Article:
BC: Archbishop John Foley who's in charge of social communications for the Church internationally, has said on a number of occasions that the way to deal with all of this is simply "to tell the truth". Do you have a concise phrase like that as to how you would sum up the best way we, as an institution, need to respond when we're faced with unpleasant news like this?
GF: To put it in a few words I'd need to think for a little while. But I would say, just off the top of my head, don't hide behind your institution. The Christian Brothers, for example, were pretty well known in this country, and in this city in particular. They were known for running good schools and all that sort of stuff - don't hide behind that. It has nothing to do with it. Don't hide behind the legal advice that you get. That advice might be helpful but that's not the ultimate issue. Listen to people who claim to be victims. Listen to those who claim that so and so abused people. Don't hide behind anything as issues arise. Everything needs to be in the open and it needs to be dealt with firmly. So I think it is essential that we recognise that we fail and that some of our confreres fail, or that some of our employed people fail at times. We do all that we can to try and ensure that these things don't happen but they do. We need to allow that probing that happens to protect those we are trying to serve. So they're the sorts of things I'd suggest - now they all need qualification and lots of elucidation but that's the general advice I'd give of what has got to happen.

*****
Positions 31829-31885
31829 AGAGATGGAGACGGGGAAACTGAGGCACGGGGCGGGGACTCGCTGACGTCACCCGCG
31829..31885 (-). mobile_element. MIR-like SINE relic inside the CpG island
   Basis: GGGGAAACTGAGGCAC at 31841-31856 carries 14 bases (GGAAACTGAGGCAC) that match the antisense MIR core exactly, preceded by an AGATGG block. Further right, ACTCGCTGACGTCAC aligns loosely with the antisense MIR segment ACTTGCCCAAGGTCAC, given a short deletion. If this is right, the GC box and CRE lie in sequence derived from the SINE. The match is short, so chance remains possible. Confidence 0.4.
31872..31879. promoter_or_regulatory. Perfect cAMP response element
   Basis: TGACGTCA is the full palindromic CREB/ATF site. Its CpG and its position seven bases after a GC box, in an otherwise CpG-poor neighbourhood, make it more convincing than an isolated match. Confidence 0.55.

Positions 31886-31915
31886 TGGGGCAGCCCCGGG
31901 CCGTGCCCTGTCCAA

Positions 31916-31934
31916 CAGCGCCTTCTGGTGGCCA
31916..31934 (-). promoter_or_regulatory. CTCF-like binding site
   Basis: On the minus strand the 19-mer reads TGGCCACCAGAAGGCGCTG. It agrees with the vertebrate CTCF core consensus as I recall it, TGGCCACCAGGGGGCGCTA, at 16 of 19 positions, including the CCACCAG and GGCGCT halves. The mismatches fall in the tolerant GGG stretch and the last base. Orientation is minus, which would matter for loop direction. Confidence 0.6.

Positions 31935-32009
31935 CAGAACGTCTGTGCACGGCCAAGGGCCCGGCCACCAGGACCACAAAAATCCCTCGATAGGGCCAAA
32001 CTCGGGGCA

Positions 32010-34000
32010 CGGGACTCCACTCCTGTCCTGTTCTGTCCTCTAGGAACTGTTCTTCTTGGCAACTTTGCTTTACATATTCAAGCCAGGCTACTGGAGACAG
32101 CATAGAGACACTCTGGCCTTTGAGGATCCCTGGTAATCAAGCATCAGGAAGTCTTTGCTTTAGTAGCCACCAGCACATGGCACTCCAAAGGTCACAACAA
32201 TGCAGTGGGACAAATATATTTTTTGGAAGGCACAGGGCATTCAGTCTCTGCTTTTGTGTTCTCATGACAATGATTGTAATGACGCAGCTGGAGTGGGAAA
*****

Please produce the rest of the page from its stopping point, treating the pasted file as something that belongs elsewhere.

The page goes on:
BC: You're almost implying there that you almost feel strengthened by what's gone on - that there's a new sense of honesty today…
GF: I think there's something in that, Brian, and I couldn't trace the growth of that. At the moment I'm trying to write to story of those twelve years and I thought that would reopen a whole lot of anger and wounds but it hasn't in a way. I think we are capable of seeing the world more accurately and more truly and that, after all, is what we are on about - the search for truth. That comes into this issue, as it comes into all other issues. It is that search for truth. There's a respect for other people in that which we can't afford to lose, and we shouldn't try to disregard in any way whatsoever. We need to become more attuned to those we are working with.